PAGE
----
Acidifying arable soils for the restoration of acid grasslands
Published source details
Owen K.M. & Marrs R.H. (2000) Acidifying arable soils for the restoration of acid grasslands. Applied Vegetation Science, 3, 105-116.
Published source details Owen K.M. & Marrs R.H. (2000) Acidifying arable soils for the restoration of acid grasslands. Applied Vegetation Science, 3, 105-116.
This study is summarised as evidence for the following.
Add sulphur to soil before seeding/plantingAction Link
Add sulphur to soil before seeding/planting
A replicated, randomized, paired, controlled study in 1993–1996 in a former arable field in Suffolk, UK (Owen & Marrs 2000) found that adding sulphur to soil before sowing seeds reduced overall vegetation cover and species richness but low amounts of sulphur increased the cover of three of six sown species. After two years, plots where sulphur was added to the soil before sowing had on average lower overall vegetation cover (0–93%) and fewer plant species (0–15 species/plot) than plots where no sulphur was added before sowing (118%; 19 species/plot). Low rates of sulphur addition (1–4 tonnes/ha) increased the cover of three of six sown species (common bent Agrostis capillaris, sheep sorrel Rumex acetosella, buck’s-horn plantain Plantago coronopus), while the three other species (sheep fescue Festuca ovina, velvet grass Holcus lanatus, sheep’s-bit Jasione montana) had the highest cover in untreated plots (see original paper for details).. In August 1993, sulphur was added to six 2.5 x 2.5 m plots within each of three blocks (at rates of 1, 2, 4, 8, 10 and 12 tonnes/ha) and rotovated into the soil to a depth of 5–10 cm. One plot/block had no sulphur added. In October 1994, all plots were sown with a seed mixture of 16 plant species at a rate of 45 kg/ha. In August and September 1995 and1996, species richness and vegetation cover were estimated using a 1 x 1 m quadrat randomly placed in the centre of each plot.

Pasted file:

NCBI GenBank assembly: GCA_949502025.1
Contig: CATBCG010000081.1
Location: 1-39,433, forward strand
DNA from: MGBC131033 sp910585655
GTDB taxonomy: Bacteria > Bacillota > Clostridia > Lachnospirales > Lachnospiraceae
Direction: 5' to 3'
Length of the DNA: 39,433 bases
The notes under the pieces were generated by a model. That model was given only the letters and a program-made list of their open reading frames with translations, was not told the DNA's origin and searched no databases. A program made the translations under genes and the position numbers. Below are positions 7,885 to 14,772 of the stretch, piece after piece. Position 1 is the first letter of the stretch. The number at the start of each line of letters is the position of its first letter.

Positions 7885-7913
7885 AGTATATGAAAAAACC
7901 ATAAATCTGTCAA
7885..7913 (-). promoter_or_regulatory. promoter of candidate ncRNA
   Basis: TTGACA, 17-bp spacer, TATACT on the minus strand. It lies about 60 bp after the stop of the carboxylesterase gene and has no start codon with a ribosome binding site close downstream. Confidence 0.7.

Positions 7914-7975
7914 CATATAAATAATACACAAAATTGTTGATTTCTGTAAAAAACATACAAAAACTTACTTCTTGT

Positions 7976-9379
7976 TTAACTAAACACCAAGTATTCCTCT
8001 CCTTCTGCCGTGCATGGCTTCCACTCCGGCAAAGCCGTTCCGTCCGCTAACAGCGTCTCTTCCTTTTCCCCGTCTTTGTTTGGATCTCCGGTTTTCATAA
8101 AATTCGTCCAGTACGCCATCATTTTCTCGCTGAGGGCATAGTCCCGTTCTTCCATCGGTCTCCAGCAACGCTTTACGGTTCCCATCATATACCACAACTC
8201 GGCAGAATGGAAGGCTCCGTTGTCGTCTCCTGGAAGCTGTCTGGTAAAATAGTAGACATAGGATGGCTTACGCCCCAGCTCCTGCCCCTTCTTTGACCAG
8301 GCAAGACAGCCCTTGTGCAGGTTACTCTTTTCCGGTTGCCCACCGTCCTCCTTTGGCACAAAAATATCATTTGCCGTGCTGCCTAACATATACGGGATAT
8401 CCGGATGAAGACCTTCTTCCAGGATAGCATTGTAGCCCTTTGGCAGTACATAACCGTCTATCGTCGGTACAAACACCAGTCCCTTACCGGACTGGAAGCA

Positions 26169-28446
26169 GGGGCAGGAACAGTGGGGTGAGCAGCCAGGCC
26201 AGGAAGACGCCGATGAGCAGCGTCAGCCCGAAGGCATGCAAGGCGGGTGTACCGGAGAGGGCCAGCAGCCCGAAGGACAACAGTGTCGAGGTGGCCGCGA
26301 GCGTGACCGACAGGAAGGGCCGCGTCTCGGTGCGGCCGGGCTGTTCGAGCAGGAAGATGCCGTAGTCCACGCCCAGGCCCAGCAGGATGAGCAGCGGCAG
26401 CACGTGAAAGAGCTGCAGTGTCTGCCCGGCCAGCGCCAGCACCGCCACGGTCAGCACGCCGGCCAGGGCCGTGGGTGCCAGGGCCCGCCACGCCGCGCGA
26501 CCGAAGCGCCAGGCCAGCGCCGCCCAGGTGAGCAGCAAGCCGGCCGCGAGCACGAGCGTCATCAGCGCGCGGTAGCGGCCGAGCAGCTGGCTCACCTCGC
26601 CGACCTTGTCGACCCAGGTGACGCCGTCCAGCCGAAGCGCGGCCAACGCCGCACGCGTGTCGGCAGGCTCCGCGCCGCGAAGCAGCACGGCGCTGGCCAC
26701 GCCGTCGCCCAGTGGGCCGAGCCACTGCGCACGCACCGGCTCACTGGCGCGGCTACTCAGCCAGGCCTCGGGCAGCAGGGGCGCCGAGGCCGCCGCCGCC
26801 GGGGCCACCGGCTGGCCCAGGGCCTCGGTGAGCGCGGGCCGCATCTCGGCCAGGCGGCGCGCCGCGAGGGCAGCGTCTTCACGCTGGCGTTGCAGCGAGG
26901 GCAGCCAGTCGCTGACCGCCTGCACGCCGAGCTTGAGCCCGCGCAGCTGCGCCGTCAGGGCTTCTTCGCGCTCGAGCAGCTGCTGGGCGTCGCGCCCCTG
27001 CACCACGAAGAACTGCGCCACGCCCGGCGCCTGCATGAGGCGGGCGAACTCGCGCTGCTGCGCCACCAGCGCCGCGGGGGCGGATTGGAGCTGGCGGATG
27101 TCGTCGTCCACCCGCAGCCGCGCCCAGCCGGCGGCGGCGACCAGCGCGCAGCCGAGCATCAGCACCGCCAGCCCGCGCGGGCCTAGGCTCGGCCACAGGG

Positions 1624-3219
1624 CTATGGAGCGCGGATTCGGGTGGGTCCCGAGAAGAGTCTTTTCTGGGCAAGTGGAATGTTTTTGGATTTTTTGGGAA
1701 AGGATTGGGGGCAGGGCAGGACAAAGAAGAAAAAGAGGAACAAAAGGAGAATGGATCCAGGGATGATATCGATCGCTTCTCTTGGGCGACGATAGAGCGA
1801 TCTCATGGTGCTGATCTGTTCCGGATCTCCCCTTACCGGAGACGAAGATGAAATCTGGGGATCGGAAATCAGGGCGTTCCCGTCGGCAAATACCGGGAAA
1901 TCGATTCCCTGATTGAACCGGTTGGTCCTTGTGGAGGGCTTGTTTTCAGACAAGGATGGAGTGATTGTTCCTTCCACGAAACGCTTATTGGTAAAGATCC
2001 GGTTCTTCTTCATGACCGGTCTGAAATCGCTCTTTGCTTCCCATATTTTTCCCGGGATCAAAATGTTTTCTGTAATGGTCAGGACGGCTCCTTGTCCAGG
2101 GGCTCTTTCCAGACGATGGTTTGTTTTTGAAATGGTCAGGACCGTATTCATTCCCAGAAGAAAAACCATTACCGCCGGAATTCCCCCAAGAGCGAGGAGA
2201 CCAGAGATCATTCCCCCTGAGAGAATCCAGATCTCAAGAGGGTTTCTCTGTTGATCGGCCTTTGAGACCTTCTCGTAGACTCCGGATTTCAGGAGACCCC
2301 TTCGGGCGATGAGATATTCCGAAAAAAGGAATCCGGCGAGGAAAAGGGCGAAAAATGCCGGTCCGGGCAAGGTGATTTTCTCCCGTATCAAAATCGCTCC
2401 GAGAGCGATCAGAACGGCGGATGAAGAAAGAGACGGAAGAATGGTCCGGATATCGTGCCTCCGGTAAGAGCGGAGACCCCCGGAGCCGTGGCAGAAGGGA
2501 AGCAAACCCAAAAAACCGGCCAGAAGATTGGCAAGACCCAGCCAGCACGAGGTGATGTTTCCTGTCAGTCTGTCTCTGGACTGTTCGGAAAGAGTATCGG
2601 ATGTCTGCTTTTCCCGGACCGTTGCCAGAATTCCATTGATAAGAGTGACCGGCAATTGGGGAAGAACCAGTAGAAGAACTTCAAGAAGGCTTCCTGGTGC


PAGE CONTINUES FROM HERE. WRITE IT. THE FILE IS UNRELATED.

(Summarised by: Philip Martin)